- Food & Beverages
Frizle – New approach to an old favorite
When two food lovers got together with a packaging designer, a converter and cartonboard from BillerudKorsnäs, the result was a clever new way of preparing a German delicacy.
The new packaging product needed tobe able to keep the raw dough fresh for several weeks.
Made from eggs, flour, water and salt, Spätzle is a type of noodle native to Southern Germany. This traditional hand-made delicacy is bought pre-shaped at the supermarket in both fresh and dried forms. To maintain its quality, superior taste and to differentiate from pre-cooked varieties of spätzle, a disposable packaging has been developed for the raw dough that can be squeezed directly into boiling water ahead of serving.
The idea is the brainchild of a company called Frizle founded by Martin Sluk and Thomas Spieler. “We both love spätzle and pre-cooked products have never been an option.”
The pair found Thomas Reissig at VerDeSoft, a packaging design and engineering company based in Nuremberg. Reissig immediately identified several challenges. “The new packaging product needed to be able to keep the raw dough fresh for several weeks,” Reissig says. “It also needed to be convenient for the consumer – easy to open and easy to squeeze. And finally it needed to communicate ‘organic product’.”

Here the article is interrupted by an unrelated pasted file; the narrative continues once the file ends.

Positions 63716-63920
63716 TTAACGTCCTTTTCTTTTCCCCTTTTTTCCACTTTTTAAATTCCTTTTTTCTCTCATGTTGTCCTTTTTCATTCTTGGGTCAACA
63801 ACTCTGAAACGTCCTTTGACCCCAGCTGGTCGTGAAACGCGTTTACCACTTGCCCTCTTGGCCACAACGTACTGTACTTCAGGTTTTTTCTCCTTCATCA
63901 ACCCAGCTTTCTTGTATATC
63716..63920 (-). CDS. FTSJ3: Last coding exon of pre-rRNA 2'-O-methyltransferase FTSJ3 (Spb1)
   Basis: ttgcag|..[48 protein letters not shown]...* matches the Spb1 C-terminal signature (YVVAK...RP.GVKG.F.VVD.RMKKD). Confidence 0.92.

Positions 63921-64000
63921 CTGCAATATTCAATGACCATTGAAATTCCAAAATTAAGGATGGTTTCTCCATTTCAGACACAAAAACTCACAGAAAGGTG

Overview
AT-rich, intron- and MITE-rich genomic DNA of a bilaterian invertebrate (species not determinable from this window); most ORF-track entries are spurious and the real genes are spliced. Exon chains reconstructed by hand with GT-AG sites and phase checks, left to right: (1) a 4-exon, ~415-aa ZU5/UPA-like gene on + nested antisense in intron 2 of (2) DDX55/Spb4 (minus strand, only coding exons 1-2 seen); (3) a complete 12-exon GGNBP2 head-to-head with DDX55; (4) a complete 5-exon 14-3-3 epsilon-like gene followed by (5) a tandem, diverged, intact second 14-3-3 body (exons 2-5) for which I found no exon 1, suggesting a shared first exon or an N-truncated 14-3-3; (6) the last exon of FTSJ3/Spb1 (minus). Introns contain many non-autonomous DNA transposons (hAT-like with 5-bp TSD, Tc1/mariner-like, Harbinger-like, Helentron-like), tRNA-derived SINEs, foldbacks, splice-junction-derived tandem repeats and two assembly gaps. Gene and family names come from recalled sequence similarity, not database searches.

The final design was a foldable cartonboard pouch with a curved bottom featuring six holes sealed with a label. The inside of the pouch was coated with a special film, thus creating a closed and safe environment for the dough. Ultrasonic technology was used to seal the packaging. After testing several types of cartonboard, it was obvious that BillerudKorsnäs Light 250 gsm was the perfect choice of material. The cartonboard’s long fibres provide high stability and can withstand a high degree of humidity.
Michael Spiegel at Spiegel Verpackungen in Höchberg, Germany, was the converter for the product. “BillerudKorsnäs Light is unique,” he says. “Other materials with the same thickness are not as strong. And those that are as strong lack the flexibility needed. There are often difficulties when you merge two different materials, such as the cartonboard and film in this case,” he says. “We also needed to develop a special tool to be able to check that all the holes were properly cut.”'
Success before the official launch
Frizle’s disposable spätzle squeezer was a success even before it was officially launched in June 2014.
In 2012, the first prototype was introduced and instantly won the German Packaging Award. In 2013, it was presented at the world’s biggest organic trade show, Biofach in Nuremberg, and was rewarded with the audience award in the category Best New Product Convenience.
This success was repeated at Biofach in 2014 with the audience choosing Frizle’s chilli flavoured spätzle as Best New Product. The product packaging recently won a Gold award at the DuPont Design Innovation awards in Delaware, USA